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FMC to Double Enforcement Staff, Focus on 'Complex' Cases, Budget Request Says

The Federal Maritime Commission is preparing for another uptick in enforcement and is expecting a range of rulemakings to be finalized during or before FY 2025, including a new charge complaint process, a new container data collection effort and a new electronic court case management system. The commission previewed those updates as part of a $48.4 million congressional funding request released this week for FY 2025 -- about a $5 million increase from the $43.7 million it requested the previous year (see 2303200063).

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Part of that funding would go to more FMC enforcement officers. The commission said it’s expecting to increase enforcement staff “by 100 percent” by FY 2025 compared with the beginning of FY 2023, which will “directly support audits, investigations, and enforcement proceedings.”

The FMC said it needs more staff to keep up with its increasing workload. It collected about $2.9 million in civil penalties in FY 2023 and investigated 119 complaints, which led to about $1.7 million in refunds and waivers issued by ocean carriers. That’s an increase from the $700,000 in refunds it ordered in 2022 after receiving its first complaint under the Ocean Shipping Reform Act in July of that year.

The commission noted that the charge complaints it receives are still being submitted under an “interim procedure” announced in December 2022, which was created as the FMC worked to put in place a permanent filing process (see 2212010058). The FMC expects to issue a new rulemaking for that permanent process this year, which likely will “require additional resources,” including at least two full-time employees to “process and investigate these complaints.” It expects the new, permanent process to be “fully operational” in FY 2025.

The budget also outlines FMC efforts to reorganize its Bureau of Enforcement, Investigations and Compliance, which was given the authority last year to issue notices of violations and to settle civil penalty claims without first obtaining FMC approval (see 2304170037 and 2305090037). Although the commission is expecting to ramp up enforcement, it said the BEIC may see an “initial reduction in the number of cases” this year as it hires more employees and as it “transitions its efforts to the pursuit of complex investigations and enforcement actions.”

The FMC listed several types of cases it plans to generally prioritize in FY 2025, including:

  • carriers, terminal operators or ocean transportation intermediaries that fail to “establish, observe, and enforce just and reasonable regulations and practices relating to or connected with receiving, handling, storing, or delivering property”
  • illegal demurrage and detention practices and “improper” use of merchant clauses to shift liability on parties not subject to a contract
  • carriers that unreasonably refuse to deal or negotiate, including by unreasonably refusing cargo space
  • cases involving retaliation
  • false or illegal tariff and service contract activities.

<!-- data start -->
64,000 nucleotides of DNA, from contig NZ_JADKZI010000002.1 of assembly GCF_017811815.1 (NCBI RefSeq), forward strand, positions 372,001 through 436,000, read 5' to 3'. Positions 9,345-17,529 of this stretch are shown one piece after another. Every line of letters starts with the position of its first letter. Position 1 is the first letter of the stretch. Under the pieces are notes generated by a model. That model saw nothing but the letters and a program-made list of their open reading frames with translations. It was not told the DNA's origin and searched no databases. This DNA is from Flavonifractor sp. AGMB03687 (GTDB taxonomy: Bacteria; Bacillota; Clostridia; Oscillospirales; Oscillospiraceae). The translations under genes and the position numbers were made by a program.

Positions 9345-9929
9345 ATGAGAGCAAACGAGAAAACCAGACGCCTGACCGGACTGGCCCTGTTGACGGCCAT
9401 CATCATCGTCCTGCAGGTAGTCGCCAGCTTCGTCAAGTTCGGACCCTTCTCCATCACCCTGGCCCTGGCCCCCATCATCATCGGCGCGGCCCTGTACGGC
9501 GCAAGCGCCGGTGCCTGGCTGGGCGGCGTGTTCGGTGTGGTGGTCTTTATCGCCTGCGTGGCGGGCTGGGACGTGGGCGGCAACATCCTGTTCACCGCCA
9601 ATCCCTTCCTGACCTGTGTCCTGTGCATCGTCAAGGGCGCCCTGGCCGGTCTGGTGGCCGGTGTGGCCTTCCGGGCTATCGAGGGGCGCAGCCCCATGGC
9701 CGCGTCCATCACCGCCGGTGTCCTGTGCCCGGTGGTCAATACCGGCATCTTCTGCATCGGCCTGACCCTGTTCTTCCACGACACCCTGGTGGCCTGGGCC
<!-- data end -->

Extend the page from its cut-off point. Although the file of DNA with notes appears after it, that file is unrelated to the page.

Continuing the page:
Prioritizing “substantive cases will have a larger and more meaningful impact on dissuading improper conduct by companies providing ocean transportation and related services,” the FMC said, adding that it will also put in place more training for BEIC to improve its “investigative capabilities.” It expects to finish hiring for the BEIC this year, and the bureau “will operate with a full cadre of trained investigators, attorneys and analysts by the beginning of FY 2025.”

The budget request also touched on rulemakings mandated by OSRA, all of which are “projected to be completed” before FY 2025. The FMC said implementing OSRA “is a leading priority” and mentioned its long-awaited final rule on unreasonable carrier conduct. Chair Daniel Maffei said in February the commission plans to issue that rule in the coming months (see 2402280067).

The FMC also said it’s making progress on a new data collection effort to better track empty container volumes at ports, including containers that could be used to take exports (see 2305230021). The commission said it’s expecting Office of Management and Budget approval for that effort soon and “data collection to begin thereafter.”

As part of that effort, the FMC is updating its information technology system so ocean carriers can submit the required data and “enable efficient processing and publication of the required quarterly reports,” which will cover “import and export tonnage and the number of laden and empty containers operated by ocean common carriers.” The commission’s IT system also will see other “major” improvements this year and next, and will include new “independent systems and fillable forms” that need to be submitted by “regulated entities,” along with updated systems to “automate compliance checks” for non-vessel operating common carriers.

“The modernized systems will have enhanced analytic capabilities, including dashboards, to support data-driven compliance and enforcement actions and enhance reporting capabilities,” the FMC said. Those updates are expected to begin during the third quarter of FY 2024 and take 36 months.

The commission is also working on a new electronic filing court management system because its current one is “manual, outdated and needs to be replaced to handle increased filings and recordkeeping.” The system will replace the FMC’s current electronic reading room and will allow anyone to view, search, print or download nonconfidential documents, including charge complaint proceedings. The FMC expects the new e-filing system to be online by “mid FY 2025.”